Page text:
Texas v. Tech Lords

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  • Professor Goldman has a good link site that is mainly ad hominem attack on amici, but does have links to the pro-Texas amicus briefs.

Paxton v. Netchoice (Texas vs. BigTech)

Court Documents,District and Appellate Courts

  • In the 5th Circuit it is number 21-51178, this docket.
    • Pro-Texas Amicus [ Babylon Bee], [email protected].
    • Pro-Texas Amicus [ Heartland Institute]
    • Pro-Texas Amicus [ Center for Renewing America, Incorporated and The Claremeont Institute's Center for Constitutional Jurisprudence], [email protected].
    • Pro-Texas Amicus [ Students at Columbia Against Censorship,] [email protected].
    • Pro-Texas Amicus [ Donald W. Landry], [email protected].
    • Pro-Texas Amicus [ Institute for Free Speech and Moms for Liberty], [email protected].
    • Pro-Texas Amicus [ iTexasPolitics, L.L.C.][email protected]
    • Pro-Texas Amicus [ Mr. Philip Hamburger],[email protected], [email protected].
    • Pro-Texas Amicus [ State of Montana, State of Alaska, State of South Carolina, State of Alabama, State of Louisiana, State of Florida, State of Arkansas, State of Missouri, State of Mississippi, State of Arizona, State of Kentucky and Amici Curiae State of Montana, State of Alaska, State of South Carolina, State of Alabama, State of Louisiana, State of Florida, State of Arkansas, State of Missouri, State of Mississippi, State of Arizona and State of Kentucky,] [email protected].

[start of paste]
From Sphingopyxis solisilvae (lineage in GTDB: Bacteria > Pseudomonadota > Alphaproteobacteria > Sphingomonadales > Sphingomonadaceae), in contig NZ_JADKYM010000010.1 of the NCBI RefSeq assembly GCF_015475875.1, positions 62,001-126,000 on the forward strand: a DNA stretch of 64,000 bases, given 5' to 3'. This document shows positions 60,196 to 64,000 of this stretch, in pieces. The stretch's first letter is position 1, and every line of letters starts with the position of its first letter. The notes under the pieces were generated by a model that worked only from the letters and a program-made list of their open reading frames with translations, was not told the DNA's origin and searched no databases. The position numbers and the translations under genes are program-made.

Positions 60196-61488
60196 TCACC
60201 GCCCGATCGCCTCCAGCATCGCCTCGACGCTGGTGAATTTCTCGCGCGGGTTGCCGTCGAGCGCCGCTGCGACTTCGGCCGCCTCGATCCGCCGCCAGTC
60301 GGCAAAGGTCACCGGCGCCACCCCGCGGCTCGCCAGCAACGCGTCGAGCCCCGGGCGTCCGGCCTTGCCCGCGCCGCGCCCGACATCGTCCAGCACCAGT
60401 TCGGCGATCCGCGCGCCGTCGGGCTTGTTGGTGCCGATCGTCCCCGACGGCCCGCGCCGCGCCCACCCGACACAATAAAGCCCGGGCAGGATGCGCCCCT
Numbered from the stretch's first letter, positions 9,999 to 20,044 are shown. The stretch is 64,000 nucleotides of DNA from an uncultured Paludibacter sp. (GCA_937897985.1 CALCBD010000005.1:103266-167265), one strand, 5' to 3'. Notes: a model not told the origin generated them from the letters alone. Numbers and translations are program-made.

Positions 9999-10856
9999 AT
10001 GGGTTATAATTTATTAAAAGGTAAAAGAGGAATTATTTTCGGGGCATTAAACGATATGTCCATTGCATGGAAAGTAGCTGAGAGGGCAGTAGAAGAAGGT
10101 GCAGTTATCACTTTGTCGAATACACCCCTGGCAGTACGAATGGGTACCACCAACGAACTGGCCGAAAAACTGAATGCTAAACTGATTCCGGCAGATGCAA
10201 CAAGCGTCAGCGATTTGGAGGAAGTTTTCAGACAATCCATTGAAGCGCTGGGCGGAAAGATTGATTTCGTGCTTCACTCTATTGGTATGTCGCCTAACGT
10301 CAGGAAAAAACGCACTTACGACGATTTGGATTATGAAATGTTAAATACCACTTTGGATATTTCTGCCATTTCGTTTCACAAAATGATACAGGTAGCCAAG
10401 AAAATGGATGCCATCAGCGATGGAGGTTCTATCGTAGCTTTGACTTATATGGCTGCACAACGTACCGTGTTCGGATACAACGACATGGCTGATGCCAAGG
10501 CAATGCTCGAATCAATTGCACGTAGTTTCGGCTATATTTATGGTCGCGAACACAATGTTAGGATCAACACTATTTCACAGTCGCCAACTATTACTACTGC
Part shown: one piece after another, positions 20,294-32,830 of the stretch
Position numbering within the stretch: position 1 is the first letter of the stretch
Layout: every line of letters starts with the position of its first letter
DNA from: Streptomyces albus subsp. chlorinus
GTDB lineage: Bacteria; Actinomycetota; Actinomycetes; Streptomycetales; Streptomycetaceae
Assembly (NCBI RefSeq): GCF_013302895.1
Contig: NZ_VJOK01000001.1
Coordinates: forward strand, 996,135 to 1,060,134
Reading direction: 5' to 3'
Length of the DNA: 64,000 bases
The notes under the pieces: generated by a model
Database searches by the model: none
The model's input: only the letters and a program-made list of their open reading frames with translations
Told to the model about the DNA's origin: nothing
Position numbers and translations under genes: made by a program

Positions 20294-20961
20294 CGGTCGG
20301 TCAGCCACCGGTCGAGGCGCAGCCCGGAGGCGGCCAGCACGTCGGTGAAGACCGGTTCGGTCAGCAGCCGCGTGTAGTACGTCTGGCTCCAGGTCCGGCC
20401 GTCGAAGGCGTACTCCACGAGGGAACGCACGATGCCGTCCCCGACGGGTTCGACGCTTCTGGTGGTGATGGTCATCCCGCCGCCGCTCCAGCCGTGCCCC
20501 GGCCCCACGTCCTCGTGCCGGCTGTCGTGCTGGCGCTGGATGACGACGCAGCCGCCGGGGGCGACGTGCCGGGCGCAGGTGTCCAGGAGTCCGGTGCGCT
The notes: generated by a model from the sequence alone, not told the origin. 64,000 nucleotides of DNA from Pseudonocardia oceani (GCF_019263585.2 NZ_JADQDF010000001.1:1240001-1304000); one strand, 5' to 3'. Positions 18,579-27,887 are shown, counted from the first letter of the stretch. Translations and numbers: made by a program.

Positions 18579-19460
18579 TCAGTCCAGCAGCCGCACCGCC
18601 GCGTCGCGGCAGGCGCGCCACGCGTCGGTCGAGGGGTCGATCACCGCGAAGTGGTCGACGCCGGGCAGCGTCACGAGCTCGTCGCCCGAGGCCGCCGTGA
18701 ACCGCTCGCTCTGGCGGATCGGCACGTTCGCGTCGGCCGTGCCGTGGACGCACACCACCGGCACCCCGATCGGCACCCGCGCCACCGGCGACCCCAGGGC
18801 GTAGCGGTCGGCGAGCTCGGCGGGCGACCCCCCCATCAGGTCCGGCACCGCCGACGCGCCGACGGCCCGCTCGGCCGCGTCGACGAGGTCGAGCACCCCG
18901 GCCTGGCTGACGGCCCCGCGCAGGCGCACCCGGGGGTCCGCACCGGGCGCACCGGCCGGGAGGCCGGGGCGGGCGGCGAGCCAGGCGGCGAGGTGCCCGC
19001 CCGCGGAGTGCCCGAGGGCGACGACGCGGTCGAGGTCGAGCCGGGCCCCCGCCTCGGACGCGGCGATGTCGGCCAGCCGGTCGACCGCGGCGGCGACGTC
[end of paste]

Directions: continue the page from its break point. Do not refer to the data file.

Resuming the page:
• Pro-Texas Amicus [ Mr. David Mamet ],[email protected].

Court Documents, Supreme Court

  1. Whether Texas House Bill 20’s content-moderation restrictions comply with the First Amendment.
  2. Whether Texas House Bill 20’s individualizedexplanation requirements comply with the First Amendment.
  • "Response briefs on the merits on or before Tuesday, January 16, 2024, and those briefs shall bear a light red cover. Any brief of an amicus curiae in support shall be filed on or before Tuesday, January 23, 2024, and the briefs shall bear a dark green cover. Reply briefs shall be filed in compliance with Rule 25.3, and the briefs shall bear a yellow cover."
  • The Joint Appendix, filed by both sides together, contains the relevant earlier court documents such as the Complaint.
  • Scotusblog page, which has all the docket for the Supreme Court case, which also involves the Moody case from Florida because there is a circuit split.


The Texas Statute

The statute is here:

Sec. 143A.002.  CENSORSHIP PROHIBITED. (a)  A social media platform or interactive computer service may not censor a user, a user's expression, or a user's ability to receive the expression of another person based on:
 	             (1)  the viewpoint of the user or another person;
 	             (2)  the viewpoint represented in the user's expression
 	or another person's expression; or
 	             (3)  a user's geographic location in this state or any part of this state.
 	       (b)  This section applies regardless of whether the
 	viewpoint is expressed on a social media platform or interactive
 	computer service or through any other medium.

NetChoice v. Moody (Florida v. Tech Lords)

  • Musings